European stocks declined, after yesterday rallying the most in more than three weeks, as companies from Alstom SA to Erste Group Bank AG sold shares.
Alstom sank 4.9 percent after selling a 350 million-euro ($453 million) holding. Erste Group slipped 2.8 percent after the lender’s largest shareholder sold a 235 million-euro stake. PostNL NV added 4.4 percent after the postal company said it will increase rates next year.
The Stoxx Europe 600 Index slipped 0.3 percent to 271.62 at the close after earlier rising as much as 0.4 percent and falling as much as 0.7 percent. The equity benchmark has still rallied 16 percent from this year’s low on June 4 as central banks in the U.S. and the euro area turned to bond purchases to stimulate growth and ensure the transmission of record-low interest rates.
“It’s a difficult period for investors to place bets,” said David Hussey, who helps oversee $218 billion as head of European equities at Manulife Asset Management in London. “The global economy is going to recover, it’s just going to take a while. In the long term, we are bullish on equities, but that is really long term. In the interim, we will continue to have this horrible trading-range type mentality.”
The Stoxx 600 and the Euro Stoxx 50 Index, the gauge of the largest companies in the euro area, have both failed to post back-to-back gains or losses for the last 10 days.
European stocks yesterday rallied the most since Sept. 6 after stress tests bolstered confidence in Spain’s banking system and a report showed U.S. manufacturing unexpectedly expanded last month. The Stoxx 600 fell 2.7 percent last week amid concern the U.S. Federal Reserve’s bond-buying program will fail to encourage growth.
National benchmark indexes fell in 10 of the 18 western-European markets. France’s CAC 40 slipped 0.6 percent. The U.K.’s FTSE 100 retreated 0.2 percent, while Germany’s DAX lost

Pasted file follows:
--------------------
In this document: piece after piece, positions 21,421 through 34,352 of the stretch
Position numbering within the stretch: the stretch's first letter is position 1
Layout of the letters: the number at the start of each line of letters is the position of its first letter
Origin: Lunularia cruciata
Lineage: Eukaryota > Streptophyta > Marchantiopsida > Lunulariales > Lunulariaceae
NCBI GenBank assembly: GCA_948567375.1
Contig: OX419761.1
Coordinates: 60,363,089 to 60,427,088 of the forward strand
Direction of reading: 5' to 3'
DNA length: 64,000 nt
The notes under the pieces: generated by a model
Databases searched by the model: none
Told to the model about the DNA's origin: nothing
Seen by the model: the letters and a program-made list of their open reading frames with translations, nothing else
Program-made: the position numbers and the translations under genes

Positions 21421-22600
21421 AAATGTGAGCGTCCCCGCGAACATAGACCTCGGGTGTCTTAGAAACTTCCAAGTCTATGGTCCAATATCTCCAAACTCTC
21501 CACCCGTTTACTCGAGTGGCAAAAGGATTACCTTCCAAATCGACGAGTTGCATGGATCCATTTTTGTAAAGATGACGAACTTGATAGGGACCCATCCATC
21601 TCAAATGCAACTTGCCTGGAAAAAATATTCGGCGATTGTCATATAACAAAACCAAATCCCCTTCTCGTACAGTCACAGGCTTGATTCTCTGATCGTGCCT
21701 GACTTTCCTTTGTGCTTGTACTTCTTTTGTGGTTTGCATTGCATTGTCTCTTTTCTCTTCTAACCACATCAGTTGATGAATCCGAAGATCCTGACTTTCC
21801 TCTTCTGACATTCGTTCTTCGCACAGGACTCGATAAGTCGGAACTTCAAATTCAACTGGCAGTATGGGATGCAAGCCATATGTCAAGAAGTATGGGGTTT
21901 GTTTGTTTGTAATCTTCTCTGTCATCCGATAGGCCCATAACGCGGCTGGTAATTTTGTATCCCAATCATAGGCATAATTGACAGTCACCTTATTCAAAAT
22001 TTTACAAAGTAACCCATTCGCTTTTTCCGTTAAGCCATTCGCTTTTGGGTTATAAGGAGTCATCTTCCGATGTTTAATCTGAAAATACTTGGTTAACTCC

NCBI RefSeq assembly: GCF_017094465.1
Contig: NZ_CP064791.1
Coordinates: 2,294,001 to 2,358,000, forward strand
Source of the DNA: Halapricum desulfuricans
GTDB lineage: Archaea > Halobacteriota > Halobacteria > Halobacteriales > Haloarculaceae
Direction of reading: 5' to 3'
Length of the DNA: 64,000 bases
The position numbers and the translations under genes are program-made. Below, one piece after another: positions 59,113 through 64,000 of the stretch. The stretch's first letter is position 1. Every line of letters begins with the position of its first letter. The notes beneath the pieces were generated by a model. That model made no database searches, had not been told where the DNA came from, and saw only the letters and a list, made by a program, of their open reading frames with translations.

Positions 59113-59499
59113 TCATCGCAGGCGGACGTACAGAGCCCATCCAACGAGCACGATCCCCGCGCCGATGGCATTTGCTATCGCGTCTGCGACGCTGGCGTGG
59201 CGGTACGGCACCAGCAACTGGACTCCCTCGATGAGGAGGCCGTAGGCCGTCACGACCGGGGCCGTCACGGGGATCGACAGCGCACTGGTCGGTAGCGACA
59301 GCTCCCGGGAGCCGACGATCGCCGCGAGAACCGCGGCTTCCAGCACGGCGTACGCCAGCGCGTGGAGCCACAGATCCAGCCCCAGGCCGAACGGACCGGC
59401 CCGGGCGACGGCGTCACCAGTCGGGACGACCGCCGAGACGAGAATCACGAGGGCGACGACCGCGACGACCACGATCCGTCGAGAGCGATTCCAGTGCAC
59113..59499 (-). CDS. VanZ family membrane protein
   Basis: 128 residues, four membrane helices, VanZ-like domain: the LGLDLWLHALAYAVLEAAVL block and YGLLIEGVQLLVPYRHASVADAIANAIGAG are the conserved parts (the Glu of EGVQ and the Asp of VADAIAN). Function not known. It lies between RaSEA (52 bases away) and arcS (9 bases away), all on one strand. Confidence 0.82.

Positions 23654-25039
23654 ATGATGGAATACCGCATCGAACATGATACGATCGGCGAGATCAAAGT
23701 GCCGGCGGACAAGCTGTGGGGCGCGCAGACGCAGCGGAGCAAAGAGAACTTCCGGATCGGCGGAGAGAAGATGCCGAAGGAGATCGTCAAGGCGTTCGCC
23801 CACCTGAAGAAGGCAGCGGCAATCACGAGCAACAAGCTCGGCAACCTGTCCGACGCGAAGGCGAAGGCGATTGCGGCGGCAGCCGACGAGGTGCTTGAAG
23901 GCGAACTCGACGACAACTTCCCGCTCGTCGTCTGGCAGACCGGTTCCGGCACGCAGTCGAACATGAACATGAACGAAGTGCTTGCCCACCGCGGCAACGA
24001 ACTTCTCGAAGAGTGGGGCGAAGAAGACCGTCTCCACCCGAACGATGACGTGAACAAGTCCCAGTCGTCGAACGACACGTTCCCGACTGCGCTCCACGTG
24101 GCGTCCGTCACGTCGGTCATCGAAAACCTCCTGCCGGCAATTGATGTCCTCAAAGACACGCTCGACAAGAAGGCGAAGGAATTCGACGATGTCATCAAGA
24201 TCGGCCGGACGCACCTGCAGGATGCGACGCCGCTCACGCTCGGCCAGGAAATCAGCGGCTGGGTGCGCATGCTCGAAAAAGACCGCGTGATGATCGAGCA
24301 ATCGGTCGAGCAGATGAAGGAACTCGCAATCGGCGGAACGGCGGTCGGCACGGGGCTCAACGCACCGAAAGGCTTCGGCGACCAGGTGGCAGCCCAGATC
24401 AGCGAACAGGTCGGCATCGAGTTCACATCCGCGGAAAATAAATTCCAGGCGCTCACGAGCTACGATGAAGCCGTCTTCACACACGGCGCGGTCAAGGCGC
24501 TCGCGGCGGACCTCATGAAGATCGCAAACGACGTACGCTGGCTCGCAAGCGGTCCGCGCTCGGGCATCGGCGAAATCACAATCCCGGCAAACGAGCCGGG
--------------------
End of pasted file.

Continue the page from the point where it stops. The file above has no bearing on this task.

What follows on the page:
0.3 percent. The volume of shares changing hands in Stoxx 600- listed companies was 3 percent greater than the average of the last 30 days, according to data compiled by Bloomberg.
Alstom retreated 4.9 percent to 26.85 euros after the company sold stock at 26.65 euros apiece, a 5.6 percent discount to yesterday’s close, to finance a Russian acquisition that it announced in 2009. The French engineering company had said it wouldn’t consider such a move.
Erste Group fell 2.8 percent to 17.18 euros after Erste Stiftung, the Austrian bank’s largest shareholder, sold a 235 million-euro stake, reducing its holding to 20.2 percent. The 14 million shares were sold at 16.80 euros apiece.
Brenntag AG declined 1.7 percent to 98.83 euros after Goldman Sachs Group Inc. sold 496,212 shares in the chemical distributor at 99 euros apiece.
Lloyds Banking Group Plc retreated 2.4 percent to 39.03 pence and Royal Bank of Scotland Group Plc dropped 3.3 percent to 257.5 pence after UBS AG lowered its recommendation on both lenders to hold from buy, citing concern the banks may have to raise more capital.
PostNL climbed 4.4 percent to 2.81 euros, rising for the first time in nine days, after the Dutch mail-service company said it will increase postage stamp rates in 2013 because its volume of deliveries has fallen.
Swiss Re Ltd. added 2.7 percent to 63 Swiss francs after Societe Generale SA upgraded the world’s second-biggest reinsurer to buy from hold. The brokerage said that the company may pay about $2.5 billion in special dividends through 2014.
Finmeccanica SpA gained 3.2 percent to 4.01 euros after Il Sole 24 Ore reported that Economic Development Minister Corrado Passera has approved Fondo Strategico Italiano SpA’s offer for the company’s Ansaldo Energia unit. The newspaper did not say where it got the information.
Babcock International Group Plc climbed 2.4 percent to 945 pence after saying it remained confident of meeting its full-year targets. The engineering-services company also said its businesses continued to benefit from buoyant civil and military markets in the second quarter.
Bumi Plc surged 6.5 percent to 159.5 pence after PT Bumi Resources said it will raise cash to accelerate the repayment of its debt. The company, founded by Nathaniel Rothschild and owner of 29 percent of the Jakarta-based miner, said on Sept. 24 that it began investigating “potential financial and other irregularities” and hired lawyers to look into a $637 million writedown of development funds and exploration assets.